The U.S. dollar rose and the safe-haven yen weakened again on Wednesday as the markets continued to adjust to higher interest rates and prospects for economic growth following news on Monday of encouraging results for a coronavirus vaccine.
The euro fell to its lowest level against the dollar in a week as yields on U.S. bonds rise compared with those on European bonds. And, the New Zealand dollar soared to its strongest in a year and a half as traders scaled back bets that the central bank there would move to negative interest rates.
The dollar has started moving up with gains in equities in a switch from its safe-haven status during the COVID-19 crisis when it tended to move in the opposite direction, said Erik Nelson, macro strategist at Wells Fargo Securities.
The yield on 10-year U.S. Treasury notes rose to 0.972% on Wednesday, up from 0.82% on Friday. The dollar was up 0.5% on Wednesday against a basket of currencies after a flat day on Tuesday and a rise of 0.5% on Monday.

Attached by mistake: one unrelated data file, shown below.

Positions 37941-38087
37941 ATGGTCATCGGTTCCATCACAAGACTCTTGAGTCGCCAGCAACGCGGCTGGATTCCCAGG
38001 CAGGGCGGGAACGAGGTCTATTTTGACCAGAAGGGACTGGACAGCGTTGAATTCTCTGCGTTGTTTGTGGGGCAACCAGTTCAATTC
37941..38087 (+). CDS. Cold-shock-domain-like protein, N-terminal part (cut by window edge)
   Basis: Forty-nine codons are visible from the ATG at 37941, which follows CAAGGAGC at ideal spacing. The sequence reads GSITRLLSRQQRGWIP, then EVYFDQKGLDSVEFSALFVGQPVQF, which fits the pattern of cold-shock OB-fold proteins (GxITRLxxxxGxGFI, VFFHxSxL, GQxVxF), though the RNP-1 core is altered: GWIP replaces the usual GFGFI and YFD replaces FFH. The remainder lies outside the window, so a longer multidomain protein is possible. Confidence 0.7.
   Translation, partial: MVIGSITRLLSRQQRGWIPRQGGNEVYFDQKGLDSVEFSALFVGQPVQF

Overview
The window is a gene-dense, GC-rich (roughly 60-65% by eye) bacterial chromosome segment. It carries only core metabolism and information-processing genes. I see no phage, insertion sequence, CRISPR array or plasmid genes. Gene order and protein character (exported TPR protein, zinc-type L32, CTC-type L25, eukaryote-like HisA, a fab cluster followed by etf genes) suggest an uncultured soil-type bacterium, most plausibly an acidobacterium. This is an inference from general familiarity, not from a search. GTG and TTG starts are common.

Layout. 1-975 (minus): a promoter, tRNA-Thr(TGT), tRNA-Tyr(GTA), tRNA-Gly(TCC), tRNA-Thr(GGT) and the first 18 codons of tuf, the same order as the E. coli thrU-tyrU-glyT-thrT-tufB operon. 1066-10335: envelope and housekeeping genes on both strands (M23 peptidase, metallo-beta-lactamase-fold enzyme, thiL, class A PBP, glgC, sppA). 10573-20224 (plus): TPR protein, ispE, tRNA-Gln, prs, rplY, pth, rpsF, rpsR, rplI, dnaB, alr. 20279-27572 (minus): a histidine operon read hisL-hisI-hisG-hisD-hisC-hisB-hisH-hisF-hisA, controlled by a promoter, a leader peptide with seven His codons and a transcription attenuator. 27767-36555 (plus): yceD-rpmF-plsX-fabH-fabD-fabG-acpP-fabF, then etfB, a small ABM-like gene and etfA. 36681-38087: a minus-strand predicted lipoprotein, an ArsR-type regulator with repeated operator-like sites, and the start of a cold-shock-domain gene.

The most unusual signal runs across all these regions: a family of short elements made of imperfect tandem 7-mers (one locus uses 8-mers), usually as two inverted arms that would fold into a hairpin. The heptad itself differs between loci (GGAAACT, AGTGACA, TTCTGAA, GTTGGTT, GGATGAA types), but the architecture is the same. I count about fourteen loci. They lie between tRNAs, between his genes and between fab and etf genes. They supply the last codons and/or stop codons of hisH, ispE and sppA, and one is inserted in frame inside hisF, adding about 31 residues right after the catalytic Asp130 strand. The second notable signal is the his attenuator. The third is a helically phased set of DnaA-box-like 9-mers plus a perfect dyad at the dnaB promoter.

Tuesday’s pause in the dollar’s move showed continued restraint and caution about how beneficial the new vaccine will be and when. Coronavirus cases are increasing daily in the U.S. and Europe.
The euro was down 0.5% on the day to $1.175 against the dollar. The U.S. dollar rose 0.3% to 105.59 versus the Japanese yen. The dollar gained 0.7% against the trade-sensitive Norwegian crown to 9.087. The Aussie dollar fell 0.3% to 0.7263.
Sentiment for the dollar got a boost on Monday after Pfizer Inc and BioNTech said on Monday their experimental coronavirus vaccine was 90% effective.